If other symptoms related to a possible infected tick bite arise, such as flulike fevers, sweating and chills, it's important seek medical attention, Wartman said.
With symptoms overlapping other betterknown illnesses, some providers who are new to the profession or the Northwoods may not have tickborne illnesses on their radar when a patient arrives in the examining or emergency room, Coy said.
The county hopes that correct diagnoses of tickborne illnesses will not only lead to better health outcomes for the patient, but improve efforts to more accurately report the prevalence of Lyme disease. Public health nurses will be working with providers so they learn to report cases — even suspected cases under certain circumstances — to the state.
For more information about Lyme disease or other tickborne illnesses, or how to get a tick kit, call the Bayfield County Health Department at 715-373-6109 or visit bayfieldcounty.org/Health.
Changing Climate, Changing Diseases
The Northern Great Lakes Visitor Center is hosting an event Thursday detailing how ticks are spreading northward and surviving longer because of climate change. This has changed how people contract tickborne illnesses and helped create new forms of illness that are more difficult to diagnose and cure.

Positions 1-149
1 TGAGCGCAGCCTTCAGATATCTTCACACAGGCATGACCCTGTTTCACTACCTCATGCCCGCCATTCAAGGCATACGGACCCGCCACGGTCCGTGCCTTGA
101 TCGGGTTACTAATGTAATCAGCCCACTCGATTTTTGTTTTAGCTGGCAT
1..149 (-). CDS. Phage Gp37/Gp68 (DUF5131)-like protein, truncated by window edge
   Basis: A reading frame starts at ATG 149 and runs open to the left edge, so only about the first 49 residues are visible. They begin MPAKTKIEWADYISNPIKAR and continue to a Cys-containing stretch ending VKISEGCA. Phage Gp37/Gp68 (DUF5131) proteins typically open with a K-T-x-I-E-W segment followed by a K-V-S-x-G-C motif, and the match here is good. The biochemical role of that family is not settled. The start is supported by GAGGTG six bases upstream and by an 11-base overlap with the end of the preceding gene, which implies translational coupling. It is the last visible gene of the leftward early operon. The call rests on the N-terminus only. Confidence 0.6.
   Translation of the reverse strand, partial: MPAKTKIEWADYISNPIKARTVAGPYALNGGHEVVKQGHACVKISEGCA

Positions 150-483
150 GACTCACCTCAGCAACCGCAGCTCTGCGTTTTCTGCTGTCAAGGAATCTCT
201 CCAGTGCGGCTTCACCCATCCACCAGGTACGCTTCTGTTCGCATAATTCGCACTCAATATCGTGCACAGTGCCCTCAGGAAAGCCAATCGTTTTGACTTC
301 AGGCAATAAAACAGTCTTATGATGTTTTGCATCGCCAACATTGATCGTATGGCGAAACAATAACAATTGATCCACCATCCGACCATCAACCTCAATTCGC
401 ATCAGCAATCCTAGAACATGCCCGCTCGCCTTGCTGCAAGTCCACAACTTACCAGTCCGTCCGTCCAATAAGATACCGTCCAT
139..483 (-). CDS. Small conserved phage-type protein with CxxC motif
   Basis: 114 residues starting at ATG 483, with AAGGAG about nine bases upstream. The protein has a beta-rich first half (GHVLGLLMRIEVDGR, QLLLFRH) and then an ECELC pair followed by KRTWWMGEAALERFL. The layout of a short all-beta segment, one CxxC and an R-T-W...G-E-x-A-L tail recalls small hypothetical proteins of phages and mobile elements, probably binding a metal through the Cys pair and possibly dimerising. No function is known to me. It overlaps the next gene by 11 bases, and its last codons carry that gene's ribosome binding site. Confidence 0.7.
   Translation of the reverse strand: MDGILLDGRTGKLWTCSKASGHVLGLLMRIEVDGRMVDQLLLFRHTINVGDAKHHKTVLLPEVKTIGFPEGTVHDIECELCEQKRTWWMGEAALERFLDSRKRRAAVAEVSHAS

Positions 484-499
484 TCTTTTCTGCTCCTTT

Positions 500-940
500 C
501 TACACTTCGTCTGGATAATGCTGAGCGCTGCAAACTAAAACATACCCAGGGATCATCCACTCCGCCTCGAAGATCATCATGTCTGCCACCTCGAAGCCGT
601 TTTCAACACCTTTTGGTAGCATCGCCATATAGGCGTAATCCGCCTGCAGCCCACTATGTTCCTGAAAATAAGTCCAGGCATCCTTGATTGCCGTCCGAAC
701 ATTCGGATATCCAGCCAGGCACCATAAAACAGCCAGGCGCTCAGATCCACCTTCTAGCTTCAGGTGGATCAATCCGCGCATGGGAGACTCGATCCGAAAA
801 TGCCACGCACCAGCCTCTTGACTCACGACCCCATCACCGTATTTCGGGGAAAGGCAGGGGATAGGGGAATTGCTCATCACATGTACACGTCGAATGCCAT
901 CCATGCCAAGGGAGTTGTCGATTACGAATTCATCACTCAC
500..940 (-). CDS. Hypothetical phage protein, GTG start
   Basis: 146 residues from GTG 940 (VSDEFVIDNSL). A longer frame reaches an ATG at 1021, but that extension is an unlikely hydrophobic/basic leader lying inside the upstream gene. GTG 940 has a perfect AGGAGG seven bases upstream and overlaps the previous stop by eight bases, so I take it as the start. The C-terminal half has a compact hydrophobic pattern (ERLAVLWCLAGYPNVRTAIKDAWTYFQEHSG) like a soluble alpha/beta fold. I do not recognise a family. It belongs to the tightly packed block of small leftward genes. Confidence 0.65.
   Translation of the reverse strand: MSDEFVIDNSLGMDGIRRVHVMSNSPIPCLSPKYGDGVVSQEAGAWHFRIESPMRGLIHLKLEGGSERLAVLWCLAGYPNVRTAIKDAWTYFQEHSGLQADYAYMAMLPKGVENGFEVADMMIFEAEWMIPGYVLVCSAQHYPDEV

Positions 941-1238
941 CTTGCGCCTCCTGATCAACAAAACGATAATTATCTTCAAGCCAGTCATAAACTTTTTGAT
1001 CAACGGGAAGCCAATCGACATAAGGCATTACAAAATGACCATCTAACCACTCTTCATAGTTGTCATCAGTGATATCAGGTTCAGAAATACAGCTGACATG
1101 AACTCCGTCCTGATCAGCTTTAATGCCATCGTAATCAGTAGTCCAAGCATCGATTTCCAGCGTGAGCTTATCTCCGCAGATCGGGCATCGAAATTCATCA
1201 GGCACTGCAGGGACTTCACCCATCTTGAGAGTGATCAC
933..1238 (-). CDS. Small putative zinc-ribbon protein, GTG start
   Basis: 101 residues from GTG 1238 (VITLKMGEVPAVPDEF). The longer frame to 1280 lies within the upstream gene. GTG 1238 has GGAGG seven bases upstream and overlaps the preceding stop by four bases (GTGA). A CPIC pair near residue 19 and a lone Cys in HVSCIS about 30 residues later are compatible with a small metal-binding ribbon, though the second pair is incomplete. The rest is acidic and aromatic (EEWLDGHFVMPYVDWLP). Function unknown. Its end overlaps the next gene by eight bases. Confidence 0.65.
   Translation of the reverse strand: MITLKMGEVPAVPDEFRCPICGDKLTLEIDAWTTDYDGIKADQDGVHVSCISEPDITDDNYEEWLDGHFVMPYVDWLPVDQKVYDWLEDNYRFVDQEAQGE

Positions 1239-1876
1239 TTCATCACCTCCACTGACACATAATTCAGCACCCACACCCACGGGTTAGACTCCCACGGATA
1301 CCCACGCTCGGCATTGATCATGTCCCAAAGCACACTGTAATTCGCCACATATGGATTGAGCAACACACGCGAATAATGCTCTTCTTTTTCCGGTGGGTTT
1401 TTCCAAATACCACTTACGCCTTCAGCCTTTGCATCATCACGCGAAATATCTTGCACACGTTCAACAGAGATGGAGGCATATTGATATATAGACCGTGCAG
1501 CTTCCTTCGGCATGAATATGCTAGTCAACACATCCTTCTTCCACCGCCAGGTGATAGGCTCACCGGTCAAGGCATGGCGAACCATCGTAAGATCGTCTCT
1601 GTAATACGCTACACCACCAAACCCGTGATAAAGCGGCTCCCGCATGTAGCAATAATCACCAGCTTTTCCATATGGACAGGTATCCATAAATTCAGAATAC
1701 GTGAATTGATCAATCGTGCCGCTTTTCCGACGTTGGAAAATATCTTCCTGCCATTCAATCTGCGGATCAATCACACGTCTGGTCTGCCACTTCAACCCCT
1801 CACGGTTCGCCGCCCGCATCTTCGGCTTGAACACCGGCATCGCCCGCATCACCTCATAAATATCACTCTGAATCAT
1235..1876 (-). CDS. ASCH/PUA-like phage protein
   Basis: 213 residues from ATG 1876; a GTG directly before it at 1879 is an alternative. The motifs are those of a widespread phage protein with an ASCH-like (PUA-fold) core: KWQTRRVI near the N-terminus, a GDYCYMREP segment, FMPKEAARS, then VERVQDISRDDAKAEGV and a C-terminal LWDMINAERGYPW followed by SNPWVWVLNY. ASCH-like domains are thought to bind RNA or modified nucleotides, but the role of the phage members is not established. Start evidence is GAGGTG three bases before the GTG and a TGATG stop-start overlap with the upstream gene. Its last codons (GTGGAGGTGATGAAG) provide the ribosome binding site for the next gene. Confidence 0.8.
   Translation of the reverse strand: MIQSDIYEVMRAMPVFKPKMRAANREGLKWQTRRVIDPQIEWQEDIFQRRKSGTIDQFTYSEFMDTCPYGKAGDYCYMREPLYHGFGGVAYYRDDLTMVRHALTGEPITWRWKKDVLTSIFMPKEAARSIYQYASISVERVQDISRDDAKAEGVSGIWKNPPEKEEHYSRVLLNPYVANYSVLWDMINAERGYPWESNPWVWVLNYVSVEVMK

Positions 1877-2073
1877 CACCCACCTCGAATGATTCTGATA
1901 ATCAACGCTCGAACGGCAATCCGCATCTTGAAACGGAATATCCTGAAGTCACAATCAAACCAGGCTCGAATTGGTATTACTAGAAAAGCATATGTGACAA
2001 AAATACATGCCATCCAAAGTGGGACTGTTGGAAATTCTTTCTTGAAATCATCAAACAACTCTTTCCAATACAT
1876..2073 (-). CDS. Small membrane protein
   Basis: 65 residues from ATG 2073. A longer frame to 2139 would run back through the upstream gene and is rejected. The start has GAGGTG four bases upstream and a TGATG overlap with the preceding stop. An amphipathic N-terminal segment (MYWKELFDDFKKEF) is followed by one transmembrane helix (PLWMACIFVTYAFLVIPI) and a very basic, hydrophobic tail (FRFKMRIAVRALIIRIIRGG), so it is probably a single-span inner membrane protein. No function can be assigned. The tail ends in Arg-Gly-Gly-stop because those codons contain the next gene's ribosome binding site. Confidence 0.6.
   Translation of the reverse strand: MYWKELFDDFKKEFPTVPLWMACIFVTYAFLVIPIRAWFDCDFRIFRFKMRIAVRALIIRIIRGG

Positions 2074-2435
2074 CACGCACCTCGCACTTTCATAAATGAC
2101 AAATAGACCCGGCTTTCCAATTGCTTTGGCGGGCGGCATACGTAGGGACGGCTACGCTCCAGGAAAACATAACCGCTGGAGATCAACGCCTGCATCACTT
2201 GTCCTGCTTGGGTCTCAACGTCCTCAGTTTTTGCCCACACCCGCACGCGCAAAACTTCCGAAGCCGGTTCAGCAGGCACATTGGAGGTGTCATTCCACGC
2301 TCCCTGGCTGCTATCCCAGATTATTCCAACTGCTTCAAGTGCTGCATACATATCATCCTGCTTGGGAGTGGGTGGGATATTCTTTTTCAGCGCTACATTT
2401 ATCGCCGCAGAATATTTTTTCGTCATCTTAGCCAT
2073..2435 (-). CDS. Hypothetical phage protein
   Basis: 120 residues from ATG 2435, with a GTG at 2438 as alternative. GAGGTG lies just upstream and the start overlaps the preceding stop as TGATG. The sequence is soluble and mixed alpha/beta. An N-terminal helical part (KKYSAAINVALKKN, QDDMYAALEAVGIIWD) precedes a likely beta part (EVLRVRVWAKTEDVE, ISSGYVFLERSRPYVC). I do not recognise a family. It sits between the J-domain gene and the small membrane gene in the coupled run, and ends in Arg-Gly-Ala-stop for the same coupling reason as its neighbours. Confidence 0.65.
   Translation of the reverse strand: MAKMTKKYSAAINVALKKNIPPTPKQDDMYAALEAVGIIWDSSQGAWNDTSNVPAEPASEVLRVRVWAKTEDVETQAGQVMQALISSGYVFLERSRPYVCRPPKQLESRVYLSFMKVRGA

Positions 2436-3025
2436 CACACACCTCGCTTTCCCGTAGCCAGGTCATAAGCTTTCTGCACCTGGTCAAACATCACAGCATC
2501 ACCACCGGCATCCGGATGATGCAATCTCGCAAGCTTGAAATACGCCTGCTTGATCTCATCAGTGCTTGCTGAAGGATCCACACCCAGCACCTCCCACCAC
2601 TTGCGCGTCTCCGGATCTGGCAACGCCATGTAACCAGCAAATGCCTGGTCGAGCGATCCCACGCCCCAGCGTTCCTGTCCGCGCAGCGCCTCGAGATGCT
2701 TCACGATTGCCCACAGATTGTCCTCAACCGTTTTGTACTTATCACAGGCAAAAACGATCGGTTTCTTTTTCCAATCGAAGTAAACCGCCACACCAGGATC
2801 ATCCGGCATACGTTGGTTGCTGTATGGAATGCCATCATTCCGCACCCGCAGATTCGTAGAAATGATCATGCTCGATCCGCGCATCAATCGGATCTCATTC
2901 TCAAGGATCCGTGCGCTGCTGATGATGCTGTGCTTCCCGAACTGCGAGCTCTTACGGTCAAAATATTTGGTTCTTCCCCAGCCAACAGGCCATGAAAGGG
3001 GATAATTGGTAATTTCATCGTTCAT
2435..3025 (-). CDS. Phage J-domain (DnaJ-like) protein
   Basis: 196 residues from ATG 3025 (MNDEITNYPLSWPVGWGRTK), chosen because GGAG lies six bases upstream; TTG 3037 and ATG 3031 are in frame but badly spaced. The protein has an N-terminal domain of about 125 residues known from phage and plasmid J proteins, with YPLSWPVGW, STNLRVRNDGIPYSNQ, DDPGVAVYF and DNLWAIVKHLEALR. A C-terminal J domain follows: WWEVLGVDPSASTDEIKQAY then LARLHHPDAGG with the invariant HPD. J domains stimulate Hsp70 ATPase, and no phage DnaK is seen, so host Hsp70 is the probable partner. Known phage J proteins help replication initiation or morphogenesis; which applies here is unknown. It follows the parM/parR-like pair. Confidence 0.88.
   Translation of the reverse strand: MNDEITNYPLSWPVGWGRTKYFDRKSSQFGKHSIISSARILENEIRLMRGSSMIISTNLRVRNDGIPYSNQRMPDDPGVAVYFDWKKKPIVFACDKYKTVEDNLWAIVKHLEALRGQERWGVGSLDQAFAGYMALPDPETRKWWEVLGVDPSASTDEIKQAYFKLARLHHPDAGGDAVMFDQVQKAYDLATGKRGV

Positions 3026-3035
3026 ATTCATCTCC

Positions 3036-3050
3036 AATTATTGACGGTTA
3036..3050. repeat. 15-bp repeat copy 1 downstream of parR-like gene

The talk covers how an uncommon Lyme disease threatened the life of Spooner resident Jason Laumann and his long journey to recovery.
Dr. Andreas Kogelnik with the Tick Borne Illness Center of Excellence in Woodruff will describe his research and the challenges of treating and curing new tickborne diseases.
Becki Nelles, Bayfield County public health nurse, will describe regional trends in tick illnesses and follow-up care practices for sick patients.
For more information contact Ashland County Extension office at 715-682-7017.
Early Signs and Symptoms (3 to 30 days after tick bite)
• Fever, chills, headache, fatigue, muscle and joint aches, and swollen lymph nodes may occur in the absence of rash
• Erythema migrans (EM) rash
• Occurs in approximately 70 to 80 percent of infected persons
• Begins at the site of a tick bite after a delay of 3 to 30 days (average is about 7 days)
• Expands gradually over several days reaching up to 12 inches or more across
• May feel warm to the touch but is rarely itchy or painful
• Sometimes clears as it enlarges, resulting in a target or "bull's-eye" appearance
• May appear on any area of the body
Later Signs and Symptoms (days to months after tick bite)
• Severe headaches and neck stiffness